Another trick is to create a subdomain on another site to fool you into thinking that you are visiting the real site. 

For example, might be real but would be fake. Basically you can set up a subdomain with one or more words before the main domain. So look for what is immediately before the .com (or equivalent) part of the domain. So the example of is fake because the website is actually and they've replaced the subdomain of www with signin.ebay. If you want to learn more about detecting real or fake sites, check out the OpenDNS phishing quiz link in the summary at the bottom.

In the example screenshot below you can see that hovering over the link takes us to a page on a completely unrelated web domain.


What can you do about it?

Firstly, get smart! Don't use the same password for different sites. Of course, how do you then remember all of these passwords? There are several password tools out there to help you generate unique passwords for each site. I personally use LastPass. They have a free version which will work for most people. It installs as a plugin for all main browsers. You log into it once with a long password of your choice, and it then intelligently prompts to save sites as you log into them. When you visit a site you then get icons appear over the login fields - a quick right-click prompts you with ALL of the password you might use to get into a site. They support family logins, meaning you can have a communal pool of passwords accessible by all family members as well as protecting the sites of the individual, such as bank logins.


You should also ensure that your PC is up-to-date. ALWAYS let Windows and any security software update itself - that way you will be protected against the latest attacks. Don't forget to update browser plugins, or better still don't use any! A lot of people end up with toolbar after toolbar that has been installed alongside other software, some of which may actually be malware! Strip your browser back to the bare minimum and it'll be more secure and run faster. And of course, backup, backup, backup! There are those that have lost data and those that will lose data - I am in the first camp, and I'm not going there again!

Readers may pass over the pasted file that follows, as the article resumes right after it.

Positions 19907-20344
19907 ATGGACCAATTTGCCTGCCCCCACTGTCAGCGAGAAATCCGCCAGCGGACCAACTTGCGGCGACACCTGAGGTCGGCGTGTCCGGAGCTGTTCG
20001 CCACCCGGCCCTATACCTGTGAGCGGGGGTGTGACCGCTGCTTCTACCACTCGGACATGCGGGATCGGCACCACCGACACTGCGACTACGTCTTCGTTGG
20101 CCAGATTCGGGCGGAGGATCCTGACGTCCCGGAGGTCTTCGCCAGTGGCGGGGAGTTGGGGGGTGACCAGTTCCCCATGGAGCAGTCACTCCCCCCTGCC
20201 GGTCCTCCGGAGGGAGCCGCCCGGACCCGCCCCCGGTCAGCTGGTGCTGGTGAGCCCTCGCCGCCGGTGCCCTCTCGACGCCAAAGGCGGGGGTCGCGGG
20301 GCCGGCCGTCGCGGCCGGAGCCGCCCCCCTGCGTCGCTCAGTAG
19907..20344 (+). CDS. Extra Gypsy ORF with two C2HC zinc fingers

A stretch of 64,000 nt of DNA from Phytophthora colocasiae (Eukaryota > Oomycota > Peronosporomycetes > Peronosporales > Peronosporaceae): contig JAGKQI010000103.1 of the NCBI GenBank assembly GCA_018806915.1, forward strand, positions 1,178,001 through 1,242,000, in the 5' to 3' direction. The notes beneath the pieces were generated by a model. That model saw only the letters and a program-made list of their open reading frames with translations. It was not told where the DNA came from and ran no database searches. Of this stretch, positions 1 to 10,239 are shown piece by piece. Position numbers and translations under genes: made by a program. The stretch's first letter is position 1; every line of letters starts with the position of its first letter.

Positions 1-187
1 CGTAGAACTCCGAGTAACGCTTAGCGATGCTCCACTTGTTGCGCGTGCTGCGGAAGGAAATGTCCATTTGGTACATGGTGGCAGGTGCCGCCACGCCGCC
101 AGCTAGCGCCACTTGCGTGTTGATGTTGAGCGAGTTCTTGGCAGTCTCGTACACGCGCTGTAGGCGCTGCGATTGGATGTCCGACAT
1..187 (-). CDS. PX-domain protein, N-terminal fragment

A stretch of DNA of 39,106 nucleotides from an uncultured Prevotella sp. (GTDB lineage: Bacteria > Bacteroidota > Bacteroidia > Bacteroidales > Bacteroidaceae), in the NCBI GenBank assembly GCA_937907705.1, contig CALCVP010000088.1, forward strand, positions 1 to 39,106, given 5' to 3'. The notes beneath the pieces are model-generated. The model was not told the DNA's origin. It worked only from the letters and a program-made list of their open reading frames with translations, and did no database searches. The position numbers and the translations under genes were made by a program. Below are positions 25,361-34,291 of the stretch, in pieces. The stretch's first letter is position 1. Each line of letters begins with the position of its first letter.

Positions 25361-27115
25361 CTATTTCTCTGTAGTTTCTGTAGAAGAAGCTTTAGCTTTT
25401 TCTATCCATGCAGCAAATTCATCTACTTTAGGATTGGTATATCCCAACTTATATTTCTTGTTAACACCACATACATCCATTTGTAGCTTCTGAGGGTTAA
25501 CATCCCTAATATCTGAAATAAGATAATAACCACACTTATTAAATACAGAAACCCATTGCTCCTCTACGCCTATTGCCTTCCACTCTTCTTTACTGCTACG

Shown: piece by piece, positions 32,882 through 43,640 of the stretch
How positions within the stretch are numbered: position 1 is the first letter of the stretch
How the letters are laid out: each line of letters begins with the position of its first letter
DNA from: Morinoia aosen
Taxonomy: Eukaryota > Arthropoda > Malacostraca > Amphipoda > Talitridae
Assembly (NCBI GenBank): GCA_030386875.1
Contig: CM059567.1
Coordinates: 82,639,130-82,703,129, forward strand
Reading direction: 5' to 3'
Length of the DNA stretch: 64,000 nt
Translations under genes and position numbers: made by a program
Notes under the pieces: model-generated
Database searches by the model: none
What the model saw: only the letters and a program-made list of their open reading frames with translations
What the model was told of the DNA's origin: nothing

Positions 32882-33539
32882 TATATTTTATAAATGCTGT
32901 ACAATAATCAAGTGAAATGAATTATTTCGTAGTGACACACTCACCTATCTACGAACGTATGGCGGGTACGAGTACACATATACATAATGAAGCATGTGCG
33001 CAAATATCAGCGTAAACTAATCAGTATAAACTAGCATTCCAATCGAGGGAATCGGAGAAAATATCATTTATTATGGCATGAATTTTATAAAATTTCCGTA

What if you have accidentally opened an attachment or logged into a fake site?

If you ran an attachment the first thing to do is run a virus scan with your installed antivirus software. If you don't have any installed, then you can get plenty of free ones, such as Microsoft Security Essentials, Avira, AVG and many more. Select the Full Scan option and let it run - it may take hours. If you know what you are doing as well you could run Task Manager, select the Processes tab and see if you can see the Executable file name running in the background (which would be the same name as the file in the zip file you double clicked on). If it is there, select it and click End Process. That will at least stop it from running in memory, but it may be configured to load again on startup.

If you logged into a fake site you should immediately do the following in order:

1. Run a virus scan to make sure that you were not infected by a 'drive by download' - a virus that could have infected you from the scam site.

2. Log into the real site and change your password

3. Log into any other sites where you use the same username and password configuration and change the password.

It's worth dedicating some time to the third option, as then if a site gets hacked you are only at risk of exposure from that site, not every other site that you use with those credentials.


Unfortunately there are a lot of unsavoury people out there clamouring for your personal data or to just generally screw with your life. By putting a few simple practices into place you can protect yourself well without overcomplicating things. Why not take a few minutes out to see how well you can recognise a real site from a fake site by trying the OpenDNS Phishing Quiz. I'm pleased to say I got full marks!

Written by Martin Bailey.